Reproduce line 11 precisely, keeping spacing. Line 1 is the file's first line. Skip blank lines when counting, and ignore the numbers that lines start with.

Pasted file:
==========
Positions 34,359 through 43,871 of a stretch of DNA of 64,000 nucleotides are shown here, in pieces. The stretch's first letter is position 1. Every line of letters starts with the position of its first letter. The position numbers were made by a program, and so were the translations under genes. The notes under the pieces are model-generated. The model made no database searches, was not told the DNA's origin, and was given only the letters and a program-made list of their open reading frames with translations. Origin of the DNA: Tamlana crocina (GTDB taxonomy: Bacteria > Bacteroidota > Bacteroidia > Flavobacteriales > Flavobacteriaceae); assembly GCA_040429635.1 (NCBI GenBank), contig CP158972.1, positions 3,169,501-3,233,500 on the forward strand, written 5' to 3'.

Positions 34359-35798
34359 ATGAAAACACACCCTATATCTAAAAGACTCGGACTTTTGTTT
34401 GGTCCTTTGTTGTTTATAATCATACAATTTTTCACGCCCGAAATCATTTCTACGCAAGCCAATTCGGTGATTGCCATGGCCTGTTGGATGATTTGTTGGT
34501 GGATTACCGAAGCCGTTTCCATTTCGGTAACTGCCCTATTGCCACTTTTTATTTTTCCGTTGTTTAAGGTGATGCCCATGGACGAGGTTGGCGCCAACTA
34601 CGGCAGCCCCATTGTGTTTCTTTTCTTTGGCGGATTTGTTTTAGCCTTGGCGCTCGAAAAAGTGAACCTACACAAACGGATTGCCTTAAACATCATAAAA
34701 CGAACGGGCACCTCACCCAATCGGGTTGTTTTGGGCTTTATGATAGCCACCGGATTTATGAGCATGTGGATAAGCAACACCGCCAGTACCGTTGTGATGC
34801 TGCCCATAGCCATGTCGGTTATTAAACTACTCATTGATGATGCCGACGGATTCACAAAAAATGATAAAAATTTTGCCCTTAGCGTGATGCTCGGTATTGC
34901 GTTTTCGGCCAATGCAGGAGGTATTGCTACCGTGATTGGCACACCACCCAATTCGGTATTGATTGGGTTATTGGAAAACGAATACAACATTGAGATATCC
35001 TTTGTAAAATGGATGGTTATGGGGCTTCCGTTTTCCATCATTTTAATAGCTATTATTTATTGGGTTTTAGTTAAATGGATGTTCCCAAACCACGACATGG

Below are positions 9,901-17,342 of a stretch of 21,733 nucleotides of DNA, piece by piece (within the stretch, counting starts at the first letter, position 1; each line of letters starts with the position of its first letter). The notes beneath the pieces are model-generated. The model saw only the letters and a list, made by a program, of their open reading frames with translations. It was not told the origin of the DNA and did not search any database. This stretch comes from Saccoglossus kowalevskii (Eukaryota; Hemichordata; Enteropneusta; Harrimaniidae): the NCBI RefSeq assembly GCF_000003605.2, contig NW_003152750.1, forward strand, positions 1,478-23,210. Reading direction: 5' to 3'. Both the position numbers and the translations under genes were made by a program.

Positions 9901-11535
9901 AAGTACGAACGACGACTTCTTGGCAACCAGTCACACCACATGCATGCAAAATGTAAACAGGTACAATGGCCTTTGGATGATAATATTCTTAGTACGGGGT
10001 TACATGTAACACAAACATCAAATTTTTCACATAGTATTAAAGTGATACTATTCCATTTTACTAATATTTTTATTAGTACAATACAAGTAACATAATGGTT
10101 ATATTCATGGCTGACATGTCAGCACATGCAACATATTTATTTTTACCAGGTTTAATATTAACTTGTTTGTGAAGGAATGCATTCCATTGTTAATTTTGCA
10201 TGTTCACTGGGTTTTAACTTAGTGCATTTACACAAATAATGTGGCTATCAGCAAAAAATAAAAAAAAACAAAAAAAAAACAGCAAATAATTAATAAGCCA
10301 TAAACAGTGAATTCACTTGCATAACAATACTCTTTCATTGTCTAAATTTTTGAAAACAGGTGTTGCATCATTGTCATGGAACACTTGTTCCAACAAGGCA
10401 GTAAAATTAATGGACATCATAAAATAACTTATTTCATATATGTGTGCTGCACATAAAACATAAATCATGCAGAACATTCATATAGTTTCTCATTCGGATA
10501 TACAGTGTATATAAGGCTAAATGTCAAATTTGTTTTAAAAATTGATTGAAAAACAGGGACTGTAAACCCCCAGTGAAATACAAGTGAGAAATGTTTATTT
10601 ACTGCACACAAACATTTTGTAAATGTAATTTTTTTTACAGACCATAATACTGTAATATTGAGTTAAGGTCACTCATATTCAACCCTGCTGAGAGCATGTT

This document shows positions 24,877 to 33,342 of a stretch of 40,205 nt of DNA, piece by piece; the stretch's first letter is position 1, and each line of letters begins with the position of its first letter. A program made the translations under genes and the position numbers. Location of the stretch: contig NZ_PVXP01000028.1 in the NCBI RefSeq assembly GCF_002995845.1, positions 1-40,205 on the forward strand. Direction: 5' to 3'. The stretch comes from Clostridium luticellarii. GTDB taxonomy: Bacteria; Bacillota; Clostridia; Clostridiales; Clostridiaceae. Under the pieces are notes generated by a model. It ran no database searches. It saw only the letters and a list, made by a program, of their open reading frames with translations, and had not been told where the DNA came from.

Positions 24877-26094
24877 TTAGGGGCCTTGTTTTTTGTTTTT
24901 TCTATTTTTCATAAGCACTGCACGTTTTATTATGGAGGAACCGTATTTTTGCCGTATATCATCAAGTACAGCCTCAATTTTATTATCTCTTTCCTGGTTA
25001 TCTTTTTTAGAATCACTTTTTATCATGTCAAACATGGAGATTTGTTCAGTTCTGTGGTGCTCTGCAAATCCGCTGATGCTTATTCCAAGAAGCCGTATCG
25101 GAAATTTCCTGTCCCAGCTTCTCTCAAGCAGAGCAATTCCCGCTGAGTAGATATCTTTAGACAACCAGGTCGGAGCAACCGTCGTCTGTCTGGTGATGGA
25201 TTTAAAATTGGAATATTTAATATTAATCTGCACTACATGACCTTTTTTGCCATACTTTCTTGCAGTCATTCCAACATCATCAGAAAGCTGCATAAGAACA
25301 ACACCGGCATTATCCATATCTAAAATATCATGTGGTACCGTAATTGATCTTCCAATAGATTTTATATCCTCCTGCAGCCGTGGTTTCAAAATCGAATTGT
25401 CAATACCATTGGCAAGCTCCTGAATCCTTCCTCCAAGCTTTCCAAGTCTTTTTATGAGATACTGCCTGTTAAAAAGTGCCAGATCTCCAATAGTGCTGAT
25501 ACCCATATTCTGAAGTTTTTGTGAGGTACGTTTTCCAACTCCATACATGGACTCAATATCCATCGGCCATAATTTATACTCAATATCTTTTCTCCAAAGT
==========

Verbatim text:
Below are positions 9,901-17,342 of a stretch of 21,733 nucleotides of DNA, piece by piece (within the stretch, counting starts at the first letter, position 1; each line of letters starts with the position of its first letter). The notes beneath the pieces are model-generated. The model saw only the letters and a list, made by a program, of their open reading frames with translations. It was not told the origin of the DNA and did not search any database. This stretch comes from Saccoglossus kowalevskii (Eukaryota; Hemichordata; Enteropneusta; Harrimaniidae): the NCBI RefSeq assembly GCF_000003605.2, contig NW_003152750.1, forward strand, positions 1,478-23,210. Reading direction: 5' to 3'. Both the position numbers and the translations under genes were made by a program.